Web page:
In a London flat, two young boys face the unbearable sadness of their mother's sudden death. Their father, a Ted Hughes scholar and scruffy romantic, imagines a future of well-meaning visitors and emptiness.
In this moment of despair they are visited by Crow - antagonist, trickster, healer, babysitter. This sentimental bird is drawn to the grieving family and threatens to stay until they no longer need him.
As weeks turn to months and the pain of loss gives way to memories, the little unit of three starts to heal.
In this extraordinary debut - part novella, part polyphonic fable, part essay on grief - Max Porter's compassion and bravura style combine to dazzling effect. Full of unexpected humour and profound emotional truth, Grief Is the Thing with Feathers marks the arrival of a thrilling new talent.
©2015 Max Porter (P)2016 Audible, Ltd
"An agile, life-affirming account of mourning." (Sunday Times)
"Utterly astonishing. Truly, truly remarkable." (Nathan Filer)
"A blast and a breeze and, strangely, a delight." (Jonathan Gibbs, Independent)
I love Dachshunds and have 2 miniature ones called Dillan a 14-year-old and Teddy Bear a 2-year-old. My husband is called Andrew.
Extremely poetic, also I found it to be weirdly relaxing considering the
genre. Apart from it being very repetitive, I thought the writer was extremely talented,
I don't know if Max Porter has written any poetry, but I think he would be very good at it if he did.
I have not figured out if the crow signifies each of the characters minds. I don't what the crow signifies.
Jot Davies reads this extraordinary memoir of grief with great skill and poetry. The perfect voice for this powerful and moving account.
Will read anything within reason.
The pain and acute sadness of loss is beautifully expressed in this elegy to a loved wife and mother. This poetically describes the grieving process as two little boys and their dad struggle to come to terms with the sudden death and disappearance of the most intimate person in their lives. Although the subject matter is tragic, sometimes it is good and actually uplifting to reflect on what really matters in life, especially when the outside world looks so ominous. I recommend this for a moment of quiet reflection and the joy of an exquisite and moving piece of writing.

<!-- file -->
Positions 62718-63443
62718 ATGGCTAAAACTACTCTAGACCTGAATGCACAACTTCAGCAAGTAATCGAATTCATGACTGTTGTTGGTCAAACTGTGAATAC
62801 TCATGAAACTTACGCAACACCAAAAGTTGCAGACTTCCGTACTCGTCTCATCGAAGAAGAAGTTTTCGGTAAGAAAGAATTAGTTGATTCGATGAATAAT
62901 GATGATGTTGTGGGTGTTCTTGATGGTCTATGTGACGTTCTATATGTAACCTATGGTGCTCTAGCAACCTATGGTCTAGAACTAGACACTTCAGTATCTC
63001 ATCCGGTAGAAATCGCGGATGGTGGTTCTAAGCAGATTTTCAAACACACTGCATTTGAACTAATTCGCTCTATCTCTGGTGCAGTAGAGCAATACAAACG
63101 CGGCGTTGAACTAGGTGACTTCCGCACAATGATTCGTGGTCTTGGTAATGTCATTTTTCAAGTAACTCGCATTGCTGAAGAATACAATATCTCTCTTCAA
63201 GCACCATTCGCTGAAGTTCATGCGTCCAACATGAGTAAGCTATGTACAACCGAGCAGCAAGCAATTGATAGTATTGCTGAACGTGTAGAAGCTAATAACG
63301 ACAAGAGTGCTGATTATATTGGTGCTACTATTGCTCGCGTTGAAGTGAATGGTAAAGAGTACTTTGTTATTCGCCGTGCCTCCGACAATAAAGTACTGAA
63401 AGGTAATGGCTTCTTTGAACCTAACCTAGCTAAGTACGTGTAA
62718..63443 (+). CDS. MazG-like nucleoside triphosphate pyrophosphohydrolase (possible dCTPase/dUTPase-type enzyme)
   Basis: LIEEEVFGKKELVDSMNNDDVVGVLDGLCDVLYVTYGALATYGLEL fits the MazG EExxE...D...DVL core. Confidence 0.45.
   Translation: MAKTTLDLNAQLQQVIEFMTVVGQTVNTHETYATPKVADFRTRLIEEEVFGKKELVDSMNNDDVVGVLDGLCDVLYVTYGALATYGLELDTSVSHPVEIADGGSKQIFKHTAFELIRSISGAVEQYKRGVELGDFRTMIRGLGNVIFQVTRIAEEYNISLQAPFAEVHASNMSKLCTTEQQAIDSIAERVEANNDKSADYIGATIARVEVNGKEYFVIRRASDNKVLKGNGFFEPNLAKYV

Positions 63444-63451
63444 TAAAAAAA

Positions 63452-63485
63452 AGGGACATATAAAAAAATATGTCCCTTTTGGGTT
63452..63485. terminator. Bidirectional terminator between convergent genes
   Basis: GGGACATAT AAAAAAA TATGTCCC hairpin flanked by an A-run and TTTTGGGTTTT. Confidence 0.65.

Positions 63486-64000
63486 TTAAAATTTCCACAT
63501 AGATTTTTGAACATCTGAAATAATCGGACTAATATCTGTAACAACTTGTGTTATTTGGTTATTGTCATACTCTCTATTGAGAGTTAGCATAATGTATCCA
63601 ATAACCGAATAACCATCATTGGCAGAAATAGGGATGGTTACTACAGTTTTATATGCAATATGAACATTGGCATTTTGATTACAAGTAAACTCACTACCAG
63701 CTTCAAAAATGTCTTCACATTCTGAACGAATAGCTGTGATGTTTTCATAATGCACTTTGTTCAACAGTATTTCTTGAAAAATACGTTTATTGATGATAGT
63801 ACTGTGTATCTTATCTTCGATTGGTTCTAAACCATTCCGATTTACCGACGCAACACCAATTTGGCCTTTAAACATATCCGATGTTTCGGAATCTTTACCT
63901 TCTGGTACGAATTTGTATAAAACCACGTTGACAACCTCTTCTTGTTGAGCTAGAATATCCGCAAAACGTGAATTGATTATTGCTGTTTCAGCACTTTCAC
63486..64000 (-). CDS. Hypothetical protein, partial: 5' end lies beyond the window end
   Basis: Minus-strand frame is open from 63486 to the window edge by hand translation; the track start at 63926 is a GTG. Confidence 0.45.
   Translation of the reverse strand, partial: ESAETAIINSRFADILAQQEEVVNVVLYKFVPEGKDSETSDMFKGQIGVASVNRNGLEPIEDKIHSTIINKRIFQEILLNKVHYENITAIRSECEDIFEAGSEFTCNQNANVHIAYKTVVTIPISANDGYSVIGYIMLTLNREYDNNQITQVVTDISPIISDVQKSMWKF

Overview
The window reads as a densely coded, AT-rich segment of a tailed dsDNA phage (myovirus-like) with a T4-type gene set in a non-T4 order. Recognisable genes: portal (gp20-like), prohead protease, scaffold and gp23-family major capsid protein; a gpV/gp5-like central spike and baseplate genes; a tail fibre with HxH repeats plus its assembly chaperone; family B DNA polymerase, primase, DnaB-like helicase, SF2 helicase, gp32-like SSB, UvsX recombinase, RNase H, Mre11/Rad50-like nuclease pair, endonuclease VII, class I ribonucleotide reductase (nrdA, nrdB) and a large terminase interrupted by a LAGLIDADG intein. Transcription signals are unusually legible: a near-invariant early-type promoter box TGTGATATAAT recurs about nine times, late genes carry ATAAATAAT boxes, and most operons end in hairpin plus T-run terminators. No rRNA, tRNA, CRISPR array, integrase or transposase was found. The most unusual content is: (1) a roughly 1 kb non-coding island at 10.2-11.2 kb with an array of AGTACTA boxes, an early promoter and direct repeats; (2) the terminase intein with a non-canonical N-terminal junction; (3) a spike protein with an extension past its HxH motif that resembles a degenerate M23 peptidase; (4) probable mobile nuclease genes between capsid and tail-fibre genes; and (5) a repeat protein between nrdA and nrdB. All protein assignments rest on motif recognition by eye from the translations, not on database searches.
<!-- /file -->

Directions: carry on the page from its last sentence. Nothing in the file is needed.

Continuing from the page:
I was at first unsure on whether to get the audiobook because I didn't know if this book could be read aloud in a way that fit. I can safely say now, it's perfect.
The book itself is a masterpiece. A monumental study of grief, family and all things Crow. Any fan of Ted Hughes will love Max Porter. Any fan of a good book will love this. Go Crow!
I have no clue who'd enjoy this book. I had taken the bird to be a metaphor not literal !
none - it just wasn't for me
I believe I've just finished listening to and reading one of those very special books that come your way rarely. An astonishing book that lingers in the mind long after reading, a book that makes you want to start reading all over again as soon as you've finished. Jot Davies' performance is perfect.
Brilliantly narrated and I liked the style, but I finished the book undecided about whether I liked it or not. I'm not sure I would have enjoyed reading it -- I think the narration brought it to life effectively.
While I think it is perhaps an acquired taste / you need to be in the mood for listening, I would recommend giving it a go.
yeah i think there was a lot in there and listening to again would be a good thing
ted hughes poetry or slythia plath possibly - not really read a novel like that.
the children's characters were the best bit about it.
short and sweet
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